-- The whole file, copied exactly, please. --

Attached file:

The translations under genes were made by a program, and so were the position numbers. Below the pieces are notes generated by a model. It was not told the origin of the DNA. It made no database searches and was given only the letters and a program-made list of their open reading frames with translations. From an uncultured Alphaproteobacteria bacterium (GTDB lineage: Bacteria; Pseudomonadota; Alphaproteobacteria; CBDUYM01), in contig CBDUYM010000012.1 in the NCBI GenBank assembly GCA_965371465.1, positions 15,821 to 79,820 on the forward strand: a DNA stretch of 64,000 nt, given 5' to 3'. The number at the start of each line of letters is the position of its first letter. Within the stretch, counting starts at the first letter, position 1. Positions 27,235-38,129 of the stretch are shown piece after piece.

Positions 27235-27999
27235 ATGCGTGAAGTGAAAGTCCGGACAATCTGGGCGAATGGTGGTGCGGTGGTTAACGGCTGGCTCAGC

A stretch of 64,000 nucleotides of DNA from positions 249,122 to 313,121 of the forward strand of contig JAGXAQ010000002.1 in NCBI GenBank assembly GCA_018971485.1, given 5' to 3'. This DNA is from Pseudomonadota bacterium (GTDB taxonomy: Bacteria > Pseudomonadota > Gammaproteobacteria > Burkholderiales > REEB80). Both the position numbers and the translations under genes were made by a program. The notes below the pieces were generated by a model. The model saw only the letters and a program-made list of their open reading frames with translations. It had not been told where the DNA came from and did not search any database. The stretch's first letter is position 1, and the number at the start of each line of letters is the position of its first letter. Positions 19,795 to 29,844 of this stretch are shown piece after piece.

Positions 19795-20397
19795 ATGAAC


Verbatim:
The translations under genes were made by a program, and so were the position numbers. Below the pieces are notes generated by a model. It was not told the origin of the DNA. It made no database searches and was given only the letters and a program-made list of their open reading frames with translations. From an uncultured Alphaproteobacteria bacterium (GTDB lineage: Bacteria; Pseudomonadota; Alphaproteobacteria; CBDUYM01), in contig CBDUYM010000012.1 in the NCBI GenBank assembly GCA_965371465.1, positions 15,821 to 79,820 on the forward strand: a DNA stretch of 64,000 nt, given 5' to 3'. The number at the start of each line of letters is the position of its first letter. Within the stretch, counting starts at the first letter, position 1. Positions 27,235-38,129 of the stretch are shown piece after piece.

Positions 27235-27999
27235 ATGCGTGAAGTGAAAGTCCGGACAATCTGGGCGAATGGTGGTGCGGTGGTTAACGGCTGGCTCAGC

A stretch of 64,000 nucleotides of DNA from positions 249,122 to 313,121 of the forward strand of contig JAGXAQ010000002.1 in NCBI GenBank assembly GCA_018971485.1, given 5' to 3'. This DNA is from Pseudomonadota bacterium (GTDB taxonomy: Bacteria > Pseudomonadota > Gammaproteobacteria > Burkholderiales > REEB80). Both the position numbers and the translations under genes were made by a program. The notes below the pieces were generated by a model. The model saw only the letters and a program-made list of their open reading frames with translations. It had not been told where the DNA came from and did not search any database. The stretch's first letter is position 1, and the number at the start of each line of letters is the position of its first letter. Positions 19,795 to 29,844 of this stretch are shown piece after piece.

Positions 19795-20397
19795 ATGAAC